This year's theme "Libera Me" from Faust makes for a Mephistophelic festival. Here are our five highlights.
String Quartet Marathon
Fan of the string quartet? Then you’re in luck. The Klarafestival is giving you four of them in just two days. The Artemis Quartett celebrates its 30th birthday by kicking off the marathon with works by Barber, Britten, and Schubert. Then the Ragazze Quartet gives you the chills with Crumb’s Black Angels, and the Vision String Quartet performs Ravel and Schumann standing up. To finish the fourfold fiesta two quartets join forces to play Mendelssohn’s octet.
18 & 19/3, Flagey
Homo Deus Frankenstein
Fear not if your kids were still a little too young to drag along to the new opera at De Munt/La Monnaie. The Antwerp-based wind ensemble I SOLISTI teams up with Kopergietery, the creative venue for kids in Ghent. They’re bringing their version of Frankenstein as a musical theater for kids aged eight and up, while giving the classic Shelley story a twist for the digital age that makes this world première just as interesting for mom and dad.
23 & 24/3, Bronks
The Hermetic Organ
Each year, the Klarafestival tries to push the boundaries of what a classical music festival ought to be. This year they’re doing this by inviting jazz multi-instrumentalist John Zorn to Bozar. He gets to climb behind the legendary, recently renovated organ in the Henry Le Boeuf hall. No programme has been predefined, so that leaves us guessing where Zorn’s creative mind might take us. But wherever that may be, it’ll be an experience not to be missed.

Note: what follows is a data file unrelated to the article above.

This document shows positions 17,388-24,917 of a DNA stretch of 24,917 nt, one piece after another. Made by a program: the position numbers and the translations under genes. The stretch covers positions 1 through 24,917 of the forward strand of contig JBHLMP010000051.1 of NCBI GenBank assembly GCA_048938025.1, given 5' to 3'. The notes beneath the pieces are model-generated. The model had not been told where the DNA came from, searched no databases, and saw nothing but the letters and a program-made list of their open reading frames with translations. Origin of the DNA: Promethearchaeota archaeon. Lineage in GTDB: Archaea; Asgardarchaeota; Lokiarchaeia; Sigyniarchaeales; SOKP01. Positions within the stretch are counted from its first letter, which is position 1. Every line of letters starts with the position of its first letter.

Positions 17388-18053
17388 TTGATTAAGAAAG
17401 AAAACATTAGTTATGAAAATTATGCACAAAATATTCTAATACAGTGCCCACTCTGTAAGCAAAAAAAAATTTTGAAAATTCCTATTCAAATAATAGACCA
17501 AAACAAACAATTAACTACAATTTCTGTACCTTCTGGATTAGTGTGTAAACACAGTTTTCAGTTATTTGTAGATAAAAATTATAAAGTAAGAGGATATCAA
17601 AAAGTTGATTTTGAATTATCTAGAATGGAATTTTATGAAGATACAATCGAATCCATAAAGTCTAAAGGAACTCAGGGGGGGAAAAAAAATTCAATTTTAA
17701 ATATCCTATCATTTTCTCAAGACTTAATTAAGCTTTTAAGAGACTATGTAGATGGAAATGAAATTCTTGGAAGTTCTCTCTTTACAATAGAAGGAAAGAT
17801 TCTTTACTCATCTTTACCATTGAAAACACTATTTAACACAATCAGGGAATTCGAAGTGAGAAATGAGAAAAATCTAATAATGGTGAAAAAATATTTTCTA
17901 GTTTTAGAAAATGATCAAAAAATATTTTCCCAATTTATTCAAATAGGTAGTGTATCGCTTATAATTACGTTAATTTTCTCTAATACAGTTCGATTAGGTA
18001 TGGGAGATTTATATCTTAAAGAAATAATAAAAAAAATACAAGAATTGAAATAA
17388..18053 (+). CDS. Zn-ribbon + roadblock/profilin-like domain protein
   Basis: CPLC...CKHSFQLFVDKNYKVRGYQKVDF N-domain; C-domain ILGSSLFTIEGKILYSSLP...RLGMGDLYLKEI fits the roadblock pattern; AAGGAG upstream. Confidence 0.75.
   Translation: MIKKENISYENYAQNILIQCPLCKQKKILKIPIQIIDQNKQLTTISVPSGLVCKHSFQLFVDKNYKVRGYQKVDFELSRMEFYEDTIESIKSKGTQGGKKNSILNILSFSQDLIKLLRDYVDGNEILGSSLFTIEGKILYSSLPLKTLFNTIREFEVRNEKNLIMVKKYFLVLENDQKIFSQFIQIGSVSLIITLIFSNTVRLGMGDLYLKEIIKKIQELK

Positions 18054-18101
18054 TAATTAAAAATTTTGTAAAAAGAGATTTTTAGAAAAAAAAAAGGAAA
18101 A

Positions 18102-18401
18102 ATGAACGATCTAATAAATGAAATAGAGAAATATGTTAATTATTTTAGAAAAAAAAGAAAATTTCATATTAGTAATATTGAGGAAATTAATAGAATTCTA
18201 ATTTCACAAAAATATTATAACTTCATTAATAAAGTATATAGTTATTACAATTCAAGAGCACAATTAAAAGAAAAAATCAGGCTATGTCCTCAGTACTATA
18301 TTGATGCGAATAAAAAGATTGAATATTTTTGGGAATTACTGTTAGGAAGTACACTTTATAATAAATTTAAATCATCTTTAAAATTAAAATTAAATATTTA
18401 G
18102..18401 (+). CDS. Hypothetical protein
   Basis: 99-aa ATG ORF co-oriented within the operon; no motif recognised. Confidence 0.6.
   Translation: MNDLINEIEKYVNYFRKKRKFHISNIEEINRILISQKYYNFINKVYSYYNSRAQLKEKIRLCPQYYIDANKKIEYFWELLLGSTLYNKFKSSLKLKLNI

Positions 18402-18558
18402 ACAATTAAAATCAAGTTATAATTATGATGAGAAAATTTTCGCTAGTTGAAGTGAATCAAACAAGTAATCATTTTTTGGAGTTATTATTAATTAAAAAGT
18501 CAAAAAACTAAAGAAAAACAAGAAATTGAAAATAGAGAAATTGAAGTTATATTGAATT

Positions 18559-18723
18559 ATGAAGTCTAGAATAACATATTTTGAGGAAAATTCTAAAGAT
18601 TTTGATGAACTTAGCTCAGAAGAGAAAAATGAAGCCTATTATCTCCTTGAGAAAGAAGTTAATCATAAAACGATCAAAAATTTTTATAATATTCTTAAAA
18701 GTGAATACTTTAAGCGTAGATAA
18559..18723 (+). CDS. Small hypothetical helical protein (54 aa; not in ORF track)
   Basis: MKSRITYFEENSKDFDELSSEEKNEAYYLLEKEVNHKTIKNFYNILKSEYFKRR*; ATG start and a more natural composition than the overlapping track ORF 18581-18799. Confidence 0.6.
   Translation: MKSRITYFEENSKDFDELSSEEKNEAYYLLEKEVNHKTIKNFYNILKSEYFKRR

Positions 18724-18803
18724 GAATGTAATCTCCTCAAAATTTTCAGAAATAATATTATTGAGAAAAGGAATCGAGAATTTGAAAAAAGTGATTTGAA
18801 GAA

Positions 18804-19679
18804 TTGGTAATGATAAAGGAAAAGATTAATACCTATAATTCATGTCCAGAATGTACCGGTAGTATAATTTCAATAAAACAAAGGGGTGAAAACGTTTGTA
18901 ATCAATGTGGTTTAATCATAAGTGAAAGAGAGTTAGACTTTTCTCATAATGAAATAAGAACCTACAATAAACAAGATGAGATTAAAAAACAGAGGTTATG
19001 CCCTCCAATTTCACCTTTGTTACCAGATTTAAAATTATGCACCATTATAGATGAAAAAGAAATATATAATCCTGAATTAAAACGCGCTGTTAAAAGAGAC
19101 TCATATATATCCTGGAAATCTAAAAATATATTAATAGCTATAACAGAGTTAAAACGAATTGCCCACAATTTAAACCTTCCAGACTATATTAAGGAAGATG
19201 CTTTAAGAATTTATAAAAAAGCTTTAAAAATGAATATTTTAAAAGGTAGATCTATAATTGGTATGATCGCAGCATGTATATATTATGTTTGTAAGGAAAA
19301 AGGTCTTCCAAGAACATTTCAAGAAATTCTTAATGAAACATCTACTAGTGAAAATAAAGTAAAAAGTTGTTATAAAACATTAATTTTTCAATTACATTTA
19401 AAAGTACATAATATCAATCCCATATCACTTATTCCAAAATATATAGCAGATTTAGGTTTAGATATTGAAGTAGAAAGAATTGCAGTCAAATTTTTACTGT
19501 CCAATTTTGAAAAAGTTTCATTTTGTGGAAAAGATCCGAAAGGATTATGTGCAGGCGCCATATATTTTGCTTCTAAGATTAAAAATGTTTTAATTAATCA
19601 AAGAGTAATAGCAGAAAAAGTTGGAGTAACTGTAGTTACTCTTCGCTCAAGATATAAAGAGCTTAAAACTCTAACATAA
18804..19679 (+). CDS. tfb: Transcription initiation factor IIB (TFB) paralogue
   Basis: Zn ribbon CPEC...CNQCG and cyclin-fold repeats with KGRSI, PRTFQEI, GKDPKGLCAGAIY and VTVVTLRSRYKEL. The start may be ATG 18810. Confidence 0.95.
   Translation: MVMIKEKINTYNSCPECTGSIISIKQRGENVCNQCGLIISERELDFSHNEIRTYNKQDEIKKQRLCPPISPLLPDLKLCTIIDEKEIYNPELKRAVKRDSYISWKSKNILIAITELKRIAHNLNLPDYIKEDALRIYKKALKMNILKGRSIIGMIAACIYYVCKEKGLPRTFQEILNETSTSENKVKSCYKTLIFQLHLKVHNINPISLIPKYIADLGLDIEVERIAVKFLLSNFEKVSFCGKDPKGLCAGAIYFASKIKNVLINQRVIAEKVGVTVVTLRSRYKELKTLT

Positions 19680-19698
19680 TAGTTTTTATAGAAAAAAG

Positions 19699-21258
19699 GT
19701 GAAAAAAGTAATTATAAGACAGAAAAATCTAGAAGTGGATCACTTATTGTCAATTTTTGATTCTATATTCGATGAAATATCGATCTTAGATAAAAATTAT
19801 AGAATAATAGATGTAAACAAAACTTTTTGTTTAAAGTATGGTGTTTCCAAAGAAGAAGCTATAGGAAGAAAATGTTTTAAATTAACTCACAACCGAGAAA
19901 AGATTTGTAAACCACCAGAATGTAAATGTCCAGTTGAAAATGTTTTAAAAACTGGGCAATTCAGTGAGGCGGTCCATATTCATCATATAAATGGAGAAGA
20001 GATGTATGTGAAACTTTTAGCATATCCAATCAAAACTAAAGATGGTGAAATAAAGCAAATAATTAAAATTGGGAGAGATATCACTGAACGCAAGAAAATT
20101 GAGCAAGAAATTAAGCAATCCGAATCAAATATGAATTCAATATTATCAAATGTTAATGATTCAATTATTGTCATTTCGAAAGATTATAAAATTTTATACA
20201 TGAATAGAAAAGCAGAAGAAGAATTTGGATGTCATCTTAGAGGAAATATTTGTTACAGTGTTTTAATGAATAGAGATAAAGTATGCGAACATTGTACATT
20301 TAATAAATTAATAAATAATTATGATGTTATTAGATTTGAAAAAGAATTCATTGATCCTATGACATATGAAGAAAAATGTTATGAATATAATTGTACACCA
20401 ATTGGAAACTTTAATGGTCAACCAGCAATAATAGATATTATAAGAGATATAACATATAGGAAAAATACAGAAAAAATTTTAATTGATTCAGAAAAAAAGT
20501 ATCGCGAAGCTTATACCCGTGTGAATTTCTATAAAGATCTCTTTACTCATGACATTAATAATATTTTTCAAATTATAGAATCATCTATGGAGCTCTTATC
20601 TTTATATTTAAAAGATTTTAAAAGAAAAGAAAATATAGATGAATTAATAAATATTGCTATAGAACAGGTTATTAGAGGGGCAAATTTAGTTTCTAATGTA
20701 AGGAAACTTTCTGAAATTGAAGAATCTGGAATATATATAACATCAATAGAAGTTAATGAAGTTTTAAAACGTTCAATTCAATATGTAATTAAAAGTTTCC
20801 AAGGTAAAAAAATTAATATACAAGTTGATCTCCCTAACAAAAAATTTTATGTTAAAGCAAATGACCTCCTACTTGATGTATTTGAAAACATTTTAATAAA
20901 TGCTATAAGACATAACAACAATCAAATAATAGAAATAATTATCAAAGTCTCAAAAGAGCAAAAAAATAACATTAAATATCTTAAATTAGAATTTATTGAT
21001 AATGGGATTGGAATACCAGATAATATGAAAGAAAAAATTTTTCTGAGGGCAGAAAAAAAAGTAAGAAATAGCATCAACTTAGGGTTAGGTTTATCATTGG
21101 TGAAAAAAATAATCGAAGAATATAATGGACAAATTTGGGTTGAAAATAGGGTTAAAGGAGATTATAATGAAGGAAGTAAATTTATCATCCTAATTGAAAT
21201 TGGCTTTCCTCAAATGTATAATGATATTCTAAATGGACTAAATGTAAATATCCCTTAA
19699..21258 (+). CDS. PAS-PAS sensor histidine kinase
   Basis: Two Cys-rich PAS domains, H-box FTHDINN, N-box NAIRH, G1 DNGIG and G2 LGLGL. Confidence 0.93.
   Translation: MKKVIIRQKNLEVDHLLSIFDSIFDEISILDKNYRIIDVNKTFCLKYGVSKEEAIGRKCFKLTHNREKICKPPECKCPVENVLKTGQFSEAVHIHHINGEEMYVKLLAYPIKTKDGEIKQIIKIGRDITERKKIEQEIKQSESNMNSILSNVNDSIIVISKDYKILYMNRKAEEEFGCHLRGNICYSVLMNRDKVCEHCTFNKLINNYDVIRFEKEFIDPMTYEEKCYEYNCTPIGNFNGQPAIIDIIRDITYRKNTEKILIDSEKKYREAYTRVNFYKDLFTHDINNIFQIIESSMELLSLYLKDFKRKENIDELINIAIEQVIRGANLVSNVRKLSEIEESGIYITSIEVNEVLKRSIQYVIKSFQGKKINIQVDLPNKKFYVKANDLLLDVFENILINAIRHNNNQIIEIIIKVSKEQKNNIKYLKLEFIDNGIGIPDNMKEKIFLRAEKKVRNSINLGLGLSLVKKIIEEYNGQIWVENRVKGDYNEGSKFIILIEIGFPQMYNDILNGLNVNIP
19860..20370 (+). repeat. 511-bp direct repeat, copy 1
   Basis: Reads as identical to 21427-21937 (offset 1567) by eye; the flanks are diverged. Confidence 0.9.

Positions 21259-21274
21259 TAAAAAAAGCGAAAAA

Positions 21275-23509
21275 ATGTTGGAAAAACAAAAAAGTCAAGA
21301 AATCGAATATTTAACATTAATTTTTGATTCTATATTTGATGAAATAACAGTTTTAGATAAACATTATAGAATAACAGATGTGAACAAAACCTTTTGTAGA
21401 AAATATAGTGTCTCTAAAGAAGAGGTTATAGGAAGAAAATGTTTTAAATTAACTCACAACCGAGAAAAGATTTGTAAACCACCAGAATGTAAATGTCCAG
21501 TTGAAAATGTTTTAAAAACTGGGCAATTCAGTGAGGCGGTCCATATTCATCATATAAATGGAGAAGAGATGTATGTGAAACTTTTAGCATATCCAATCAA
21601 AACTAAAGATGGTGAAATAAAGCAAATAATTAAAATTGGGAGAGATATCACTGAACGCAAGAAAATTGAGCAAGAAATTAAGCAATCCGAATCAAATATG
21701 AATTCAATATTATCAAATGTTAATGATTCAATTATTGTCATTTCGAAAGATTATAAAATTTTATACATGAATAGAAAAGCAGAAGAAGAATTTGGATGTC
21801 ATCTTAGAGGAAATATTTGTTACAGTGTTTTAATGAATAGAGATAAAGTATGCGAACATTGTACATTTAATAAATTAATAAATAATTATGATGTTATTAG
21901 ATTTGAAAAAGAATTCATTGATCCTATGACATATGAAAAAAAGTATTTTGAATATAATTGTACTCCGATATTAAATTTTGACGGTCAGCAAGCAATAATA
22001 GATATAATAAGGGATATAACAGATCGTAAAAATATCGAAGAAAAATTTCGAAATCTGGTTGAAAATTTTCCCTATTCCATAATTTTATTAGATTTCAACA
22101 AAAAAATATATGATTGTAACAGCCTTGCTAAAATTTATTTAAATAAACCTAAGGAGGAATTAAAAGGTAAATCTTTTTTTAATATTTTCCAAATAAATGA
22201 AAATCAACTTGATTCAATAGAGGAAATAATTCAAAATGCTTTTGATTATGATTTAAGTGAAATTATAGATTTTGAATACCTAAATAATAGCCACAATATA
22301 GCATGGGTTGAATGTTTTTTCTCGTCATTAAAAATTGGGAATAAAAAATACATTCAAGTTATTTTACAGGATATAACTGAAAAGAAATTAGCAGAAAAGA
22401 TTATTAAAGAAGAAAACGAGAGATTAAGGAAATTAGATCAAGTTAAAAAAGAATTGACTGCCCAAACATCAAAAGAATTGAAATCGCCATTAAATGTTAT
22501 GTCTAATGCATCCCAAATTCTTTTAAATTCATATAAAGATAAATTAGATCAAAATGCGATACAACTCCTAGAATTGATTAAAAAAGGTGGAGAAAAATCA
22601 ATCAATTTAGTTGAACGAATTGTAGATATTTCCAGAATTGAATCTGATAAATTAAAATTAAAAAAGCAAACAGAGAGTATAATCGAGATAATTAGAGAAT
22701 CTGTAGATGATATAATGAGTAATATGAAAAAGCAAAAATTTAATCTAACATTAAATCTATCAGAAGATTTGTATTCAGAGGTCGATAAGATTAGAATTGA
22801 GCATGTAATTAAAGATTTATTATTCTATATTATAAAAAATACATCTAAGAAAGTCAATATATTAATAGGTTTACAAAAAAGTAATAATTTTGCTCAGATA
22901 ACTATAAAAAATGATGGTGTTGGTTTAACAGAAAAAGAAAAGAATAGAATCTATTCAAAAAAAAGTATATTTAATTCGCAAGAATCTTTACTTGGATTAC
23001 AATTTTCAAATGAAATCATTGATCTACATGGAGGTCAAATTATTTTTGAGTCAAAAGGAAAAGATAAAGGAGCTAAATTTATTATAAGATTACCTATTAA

23/3, 20.30, Bozar
The Rake's Progress
The Grammy Award-winning Canadian soprano Barbara Hannigan will not lend her voice tot Igor Stravinsky’s famous opera The Rake’s Progress. Instead she’ll be leading the Ludwig Orchestra and the Flemish Radio Choir through the Russian’s retelling of the Faust story. Don’t be discouraged by the fact that it is only a semi-staged version. For that will give you the possibility to focus even more on Hannigan’s conducting capabilities.
25 & 26/3, 20.00, De Munt/La Monnaie
Verdi's Messa da Requiem
If you would have crossed Teodor Currentzis on the street a couple of years ago, you would’ve thought he played in a the Cure cover band. The Greek-Russian conductor has lost some of his new wave looks, but he still is the Robert Smith of the concert hall. No wonder he has picked the insanely dramatic Messa da Requiem by Verdi to close the festival. It promises to be a grandiose experience. If this doesn’t liberate you, nothing will.
28/3, 20.00, Bozar